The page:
A race even more diminuitive than dwarves, a weak, nimble and humble folk who have an incredible knack for construction and repair work.
Artificial Stupidity: An aversion for once. Unlike dwarves, they will repair buildings that are under attack instead of trying to defend them.
Lethal Joke Character: Sort of. While they suck at combat, they are the best builders in the game, plus you can have up to nine of them at time. They'll also actually try to repair buildings instead of defending them like the dwarves do.
Berserk Button: Apart from self-defense, the only thing that can make them break out their daggers is an attack on the Temple, or an attack on the Palace.
Combat Medic: Downplayed, but they do wield daggers. Generally you only see them if their temple or the palace is under attack.
Green Thumb: They plant healing herbs around the kingdom, which rangers collect to make potions.
The Medic: Their standard behavior is "following and healing", sometimes listed as "healing others" if they aren't following anyone and happen on a fight. When not doing that, they plant healing herbs.
Nigh Invulnerable: While they keel over if poked, they can keep a safe distance from fights and rack up experience points by healing others. Combine this with Back from the Dead, above, and any healer above level ten or so (and they'll get there pretty quickly) will likely not be able to actually die unless their temple is destroyed.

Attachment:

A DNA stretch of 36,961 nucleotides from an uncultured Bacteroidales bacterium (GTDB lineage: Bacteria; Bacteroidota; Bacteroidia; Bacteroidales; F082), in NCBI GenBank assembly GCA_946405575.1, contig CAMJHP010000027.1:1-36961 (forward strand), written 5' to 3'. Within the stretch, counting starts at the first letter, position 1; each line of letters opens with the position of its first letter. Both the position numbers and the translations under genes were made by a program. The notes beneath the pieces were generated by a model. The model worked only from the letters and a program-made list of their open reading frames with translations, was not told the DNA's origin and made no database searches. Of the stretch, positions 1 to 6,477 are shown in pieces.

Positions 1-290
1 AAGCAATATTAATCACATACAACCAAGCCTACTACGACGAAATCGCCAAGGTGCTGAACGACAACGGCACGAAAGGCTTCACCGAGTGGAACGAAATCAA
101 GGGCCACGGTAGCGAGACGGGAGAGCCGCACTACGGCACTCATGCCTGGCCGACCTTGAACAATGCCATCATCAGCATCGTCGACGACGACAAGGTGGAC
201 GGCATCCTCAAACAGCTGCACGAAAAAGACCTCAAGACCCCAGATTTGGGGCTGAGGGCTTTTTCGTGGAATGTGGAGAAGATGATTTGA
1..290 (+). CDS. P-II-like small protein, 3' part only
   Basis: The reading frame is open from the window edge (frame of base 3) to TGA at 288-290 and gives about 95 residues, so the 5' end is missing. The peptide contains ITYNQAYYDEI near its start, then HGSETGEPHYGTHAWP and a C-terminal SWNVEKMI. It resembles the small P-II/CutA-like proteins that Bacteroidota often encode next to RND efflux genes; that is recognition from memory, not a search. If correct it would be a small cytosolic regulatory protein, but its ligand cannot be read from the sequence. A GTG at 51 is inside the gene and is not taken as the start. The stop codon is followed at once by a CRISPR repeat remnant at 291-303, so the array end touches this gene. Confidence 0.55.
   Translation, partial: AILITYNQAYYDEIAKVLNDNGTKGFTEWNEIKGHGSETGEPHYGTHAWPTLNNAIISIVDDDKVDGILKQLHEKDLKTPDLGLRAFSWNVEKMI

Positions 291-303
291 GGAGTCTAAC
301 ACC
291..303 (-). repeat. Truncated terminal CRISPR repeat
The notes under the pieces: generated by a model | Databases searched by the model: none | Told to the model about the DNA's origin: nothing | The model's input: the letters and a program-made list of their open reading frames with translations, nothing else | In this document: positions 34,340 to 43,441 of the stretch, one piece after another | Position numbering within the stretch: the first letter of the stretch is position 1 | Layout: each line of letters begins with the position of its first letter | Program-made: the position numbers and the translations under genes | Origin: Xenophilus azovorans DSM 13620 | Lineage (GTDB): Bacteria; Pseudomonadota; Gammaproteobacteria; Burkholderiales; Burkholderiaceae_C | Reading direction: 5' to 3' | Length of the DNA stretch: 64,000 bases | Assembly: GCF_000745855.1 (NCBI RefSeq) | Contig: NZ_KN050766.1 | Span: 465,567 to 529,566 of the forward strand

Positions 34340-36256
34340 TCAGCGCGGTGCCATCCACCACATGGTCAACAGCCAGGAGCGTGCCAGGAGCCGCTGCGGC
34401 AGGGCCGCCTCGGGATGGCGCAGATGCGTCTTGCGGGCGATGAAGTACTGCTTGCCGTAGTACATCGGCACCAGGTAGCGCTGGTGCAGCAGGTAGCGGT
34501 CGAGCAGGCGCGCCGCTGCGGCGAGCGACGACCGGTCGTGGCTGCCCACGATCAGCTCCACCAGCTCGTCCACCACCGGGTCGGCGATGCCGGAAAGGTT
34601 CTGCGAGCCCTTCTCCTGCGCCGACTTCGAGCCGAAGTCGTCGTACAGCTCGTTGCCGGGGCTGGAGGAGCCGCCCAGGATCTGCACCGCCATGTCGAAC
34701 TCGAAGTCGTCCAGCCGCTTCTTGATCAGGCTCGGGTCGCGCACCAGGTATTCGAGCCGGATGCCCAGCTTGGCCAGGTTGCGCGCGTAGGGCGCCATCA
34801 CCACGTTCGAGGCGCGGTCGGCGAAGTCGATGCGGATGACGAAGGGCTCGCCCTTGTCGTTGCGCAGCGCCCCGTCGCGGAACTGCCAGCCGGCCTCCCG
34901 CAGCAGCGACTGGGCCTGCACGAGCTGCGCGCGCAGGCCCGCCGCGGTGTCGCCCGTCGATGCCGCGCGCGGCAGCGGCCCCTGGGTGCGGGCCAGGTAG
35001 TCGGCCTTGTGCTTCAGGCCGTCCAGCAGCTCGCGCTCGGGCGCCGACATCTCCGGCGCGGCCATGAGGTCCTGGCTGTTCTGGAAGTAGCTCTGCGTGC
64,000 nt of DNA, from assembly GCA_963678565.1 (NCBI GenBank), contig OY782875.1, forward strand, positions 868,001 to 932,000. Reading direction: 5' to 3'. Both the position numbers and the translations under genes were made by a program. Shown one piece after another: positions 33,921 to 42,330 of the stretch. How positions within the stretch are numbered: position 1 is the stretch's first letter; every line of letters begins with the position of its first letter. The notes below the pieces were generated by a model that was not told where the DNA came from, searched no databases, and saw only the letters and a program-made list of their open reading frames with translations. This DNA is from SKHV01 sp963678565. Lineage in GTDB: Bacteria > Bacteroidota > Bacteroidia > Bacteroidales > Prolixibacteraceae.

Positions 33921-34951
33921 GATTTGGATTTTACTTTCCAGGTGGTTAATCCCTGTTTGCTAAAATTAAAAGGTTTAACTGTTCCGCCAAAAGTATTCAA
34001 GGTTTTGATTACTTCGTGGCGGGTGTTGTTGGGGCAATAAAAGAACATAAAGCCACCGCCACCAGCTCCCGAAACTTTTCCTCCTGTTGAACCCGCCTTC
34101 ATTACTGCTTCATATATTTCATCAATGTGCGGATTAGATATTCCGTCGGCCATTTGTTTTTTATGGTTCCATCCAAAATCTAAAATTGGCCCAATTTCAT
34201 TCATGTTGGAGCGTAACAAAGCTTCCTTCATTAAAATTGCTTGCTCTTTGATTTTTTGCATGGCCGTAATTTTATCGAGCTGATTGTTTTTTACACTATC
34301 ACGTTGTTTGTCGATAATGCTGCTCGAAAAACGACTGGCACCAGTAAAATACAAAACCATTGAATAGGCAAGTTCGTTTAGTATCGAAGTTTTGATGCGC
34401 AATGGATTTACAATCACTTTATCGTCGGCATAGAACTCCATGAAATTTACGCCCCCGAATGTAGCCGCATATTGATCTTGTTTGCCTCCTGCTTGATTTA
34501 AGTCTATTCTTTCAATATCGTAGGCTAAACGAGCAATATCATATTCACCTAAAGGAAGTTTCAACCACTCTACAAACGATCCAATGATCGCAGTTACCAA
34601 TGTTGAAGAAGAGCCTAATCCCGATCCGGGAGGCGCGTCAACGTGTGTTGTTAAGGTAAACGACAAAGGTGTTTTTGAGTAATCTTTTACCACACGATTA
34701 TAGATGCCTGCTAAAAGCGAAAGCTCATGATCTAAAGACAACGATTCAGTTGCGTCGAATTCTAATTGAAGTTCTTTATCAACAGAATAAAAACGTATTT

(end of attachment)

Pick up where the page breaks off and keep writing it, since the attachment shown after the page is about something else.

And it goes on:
Squishy Wizard: They're very fragile, so it is a good thing they can heal.
White Magician Girl: Their function in the game. They often team up with danger-seeking Warriors.
A quiet, stone faced group of stalwart worshippers of Dauros, who possess magicks capable of temporarily turning creatures to living stone and having potent hand to hand skills to boot.
Artificial Stupidity: When they detect a treasure chest, they will go all the way there and behave as if they've found it full, even though it was usually found and emptied by someone else first. (On the plus side, they tend to encounter monsters on the way.)
For Massive Damage: Every once in a while, Monks with the Hands of Steel spell currently cast on them will let out a loud kiai and make a killing strike on the enemy they're fighting. It's one of the best ways to handle high-defense monsters like golems, yeti and wendigos.
Ki Attacks: Can learn the Energy Blast spell from the library, though whether they ever will do this is completely up to the AI.
The Quiet One: They don't speak any actual words; all their lines of dialogue are variants of "Ooh" or, sometimes, "ohm".
Religious Bruiser: Very literal on the bruising part with their buffs. Since Dauros is the god of Law, their routine is usually hunting monsters, and they're less likelynote although not never to be tempted into Elven Lounges or Gambling Halls.
Large Ham: At times. With their height and eagerness to jump into any kind of battle for the sake of righteousness, a little scenery-chewing is inevitable.
Lightning Bruiser: They're as fast as rangers despite being decked out in full plate mail.
Religious Bruiser: Their voice lines are all Dauros this, Dauros that. And while idling, they will sometimes kneel to him in prayer.
"Pestilence and decay."
The red robed, pale skinned, gothic priestesses of Krypta, who wield magical staffs allowing them to project powerful spells against their enemies.
Action Girl: Their magic can be very potent, especially their main spell, which vampirically drains the enemies life and gives it to the priestess.